Psilocybin is often associated with feelings of resolution, understanding and acceptance. It mediates the exploration of oneself and one’s place in the world. While many may use this molecule for recreational or spiritual purposes, it has been recently applied to those who are coming to the end of their lives. Specifically, for those dealing with terminal cancer, psilocybin therapy can provide the understanding and perspective that allows for a peaceful exit.
Psilocybin and Cancer
It has long been demonstrated that terminal cancer patients with higher levels of ‘existential and spiritual well-being’ tend to encounter better medical outcomes, a higher quality of life and an increased desire to make the best of their remaining time. Previous research on psilocybin therapy has demonstrated robust and enduring reductions in anxiety and depression, a burden common to cancer patients. A recent study by Malone et al. (2018) explored the experiences of four terminal cancer patients who underwent psilocybin therapy.
These researchers uncovered the notion that the effectiveness of psilocybin therapy relies on a few specific realizations. The “narratives extended beyond the cancer diagnosis itself, frequently revolving around themes of self-compassion and love, acceptance of death, and memories of past trauma.”
This investigation highlighted the personal nature of the experiences produced with psilocybin; the focus drifted from a diagnosis to love, acceptance and memories of past challenges overcome. Patients considering themselves to be “more than just terminally ill” is paramount to maintaining humanization in those who are coming to the end of their lives.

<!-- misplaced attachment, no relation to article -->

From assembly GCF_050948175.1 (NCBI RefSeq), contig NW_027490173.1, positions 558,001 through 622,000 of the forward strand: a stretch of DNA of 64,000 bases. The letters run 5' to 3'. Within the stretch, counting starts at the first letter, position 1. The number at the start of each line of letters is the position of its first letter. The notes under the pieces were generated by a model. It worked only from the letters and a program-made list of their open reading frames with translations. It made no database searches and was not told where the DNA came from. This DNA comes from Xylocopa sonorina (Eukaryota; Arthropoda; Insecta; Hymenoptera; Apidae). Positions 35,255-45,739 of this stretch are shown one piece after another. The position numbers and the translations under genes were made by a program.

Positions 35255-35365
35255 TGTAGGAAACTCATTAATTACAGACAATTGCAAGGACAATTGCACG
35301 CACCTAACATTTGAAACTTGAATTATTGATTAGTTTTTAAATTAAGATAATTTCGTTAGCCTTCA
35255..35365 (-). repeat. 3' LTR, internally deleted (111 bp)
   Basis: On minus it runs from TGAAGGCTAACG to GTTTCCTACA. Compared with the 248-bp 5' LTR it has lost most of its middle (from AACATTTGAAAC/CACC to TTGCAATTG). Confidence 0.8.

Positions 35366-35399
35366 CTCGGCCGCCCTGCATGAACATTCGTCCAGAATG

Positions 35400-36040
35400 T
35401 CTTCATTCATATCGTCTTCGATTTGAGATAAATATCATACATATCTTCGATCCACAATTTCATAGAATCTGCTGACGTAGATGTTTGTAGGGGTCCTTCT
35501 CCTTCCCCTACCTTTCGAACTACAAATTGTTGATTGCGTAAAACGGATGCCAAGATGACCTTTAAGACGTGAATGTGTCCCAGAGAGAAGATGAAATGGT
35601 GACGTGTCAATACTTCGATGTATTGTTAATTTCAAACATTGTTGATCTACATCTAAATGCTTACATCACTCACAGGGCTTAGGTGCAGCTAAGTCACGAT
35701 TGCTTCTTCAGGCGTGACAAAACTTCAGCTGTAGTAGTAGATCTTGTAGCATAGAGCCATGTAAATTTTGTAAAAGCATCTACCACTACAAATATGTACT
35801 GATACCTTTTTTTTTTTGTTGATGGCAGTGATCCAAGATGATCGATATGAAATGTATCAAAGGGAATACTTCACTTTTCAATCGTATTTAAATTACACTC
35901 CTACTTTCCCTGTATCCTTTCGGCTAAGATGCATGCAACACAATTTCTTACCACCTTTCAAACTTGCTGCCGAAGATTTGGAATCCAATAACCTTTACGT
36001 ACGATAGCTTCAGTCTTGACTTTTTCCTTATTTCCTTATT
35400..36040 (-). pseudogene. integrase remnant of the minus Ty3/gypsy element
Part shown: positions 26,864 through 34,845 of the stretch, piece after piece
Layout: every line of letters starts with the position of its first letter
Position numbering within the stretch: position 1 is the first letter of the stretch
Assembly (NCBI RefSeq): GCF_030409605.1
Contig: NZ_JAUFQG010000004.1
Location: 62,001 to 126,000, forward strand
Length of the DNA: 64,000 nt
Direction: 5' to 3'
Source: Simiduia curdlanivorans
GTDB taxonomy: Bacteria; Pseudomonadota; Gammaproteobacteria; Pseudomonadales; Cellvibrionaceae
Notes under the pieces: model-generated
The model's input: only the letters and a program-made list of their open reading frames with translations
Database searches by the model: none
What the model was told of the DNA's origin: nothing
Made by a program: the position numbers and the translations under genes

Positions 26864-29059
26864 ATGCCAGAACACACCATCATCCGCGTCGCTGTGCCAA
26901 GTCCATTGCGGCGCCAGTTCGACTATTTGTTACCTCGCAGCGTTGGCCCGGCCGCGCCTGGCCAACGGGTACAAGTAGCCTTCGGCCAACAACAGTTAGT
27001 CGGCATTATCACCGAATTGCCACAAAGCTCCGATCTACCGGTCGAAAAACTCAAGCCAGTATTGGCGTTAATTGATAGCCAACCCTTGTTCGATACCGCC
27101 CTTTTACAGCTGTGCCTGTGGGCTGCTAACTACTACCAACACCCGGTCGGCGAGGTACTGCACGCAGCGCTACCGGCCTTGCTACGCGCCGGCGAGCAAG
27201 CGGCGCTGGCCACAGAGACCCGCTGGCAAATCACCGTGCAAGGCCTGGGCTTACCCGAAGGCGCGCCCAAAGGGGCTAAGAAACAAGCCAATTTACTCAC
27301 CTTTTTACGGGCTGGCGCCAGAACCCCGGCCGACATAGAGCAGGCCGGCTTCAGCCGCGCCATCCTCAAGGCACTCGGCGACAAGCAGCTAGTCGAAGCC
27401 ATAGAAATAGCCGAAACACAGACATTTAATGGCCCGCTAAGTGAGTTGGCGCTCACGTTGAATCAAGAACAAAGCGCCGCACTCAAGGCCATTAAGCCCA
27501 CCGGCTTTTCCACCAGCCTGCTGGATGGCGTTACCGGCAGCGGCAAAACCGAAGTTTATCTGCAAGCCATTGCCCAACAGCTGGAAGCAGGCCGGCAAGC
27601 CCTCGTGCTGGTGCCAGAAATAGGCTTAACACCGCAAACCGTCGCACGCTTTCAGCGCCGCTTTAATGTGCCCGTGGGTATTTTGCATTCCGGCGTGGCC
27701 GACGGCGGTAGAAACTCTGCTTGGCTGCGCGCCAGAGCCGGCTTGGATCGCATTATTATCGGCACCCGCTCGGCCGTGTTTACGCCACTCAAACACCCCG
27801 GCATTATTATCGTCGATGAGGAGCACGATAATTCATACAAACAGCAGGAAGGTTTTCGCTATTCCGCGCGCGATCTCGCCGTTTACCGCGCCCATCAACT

Opening the doors of perception
These revelations are aside from any clinical reading or differential diagnosis — they are fundamental changes in thought processes. A recent study by Finlayson et al. (2018) explored the perception and understanding of disease in ovarian cancer patients experiencing recurrent diagnoses. The team discovered that “perceiving recurrent ovarian cancer as a chronic illness, and the perceived inability to make treatment decisions, led to enduring emotional distress.” Of note is the weight of ‘perception’ on the production of emotional distress, leading to subsequently poorer outcomes.
Griffiths et al. (2016) demonstrated that high-dose psilocybin “produced large decreases in … measures of depressed mood and anxiety, along with increases in quality of life, life meaning, and optimism, and decreases in death anxiety.” Even after six months, patients exhibited sustained changes, with significant decreases in depression and anxiety and an overall higher rating of well-being and life satisfaction. These lasting effects enable patients to use their remaining time in fruitful and impactful ways.
High doses of psilocybin were not subsequently found to be required for immediate, substantial and sustained positive outcomes. Ross et al. (2016) contributed evidence to support the single use of a ‘moderate dose’ of psilocybin alongside psychotherapy and support. They also observed significant improvements in anxiety, depression, demoralization, hopelessness and overall quality of life. These changes also persisted past the six month mark, with 60-80% of patients demonstrating clinically significant reductions in depression or anxiety.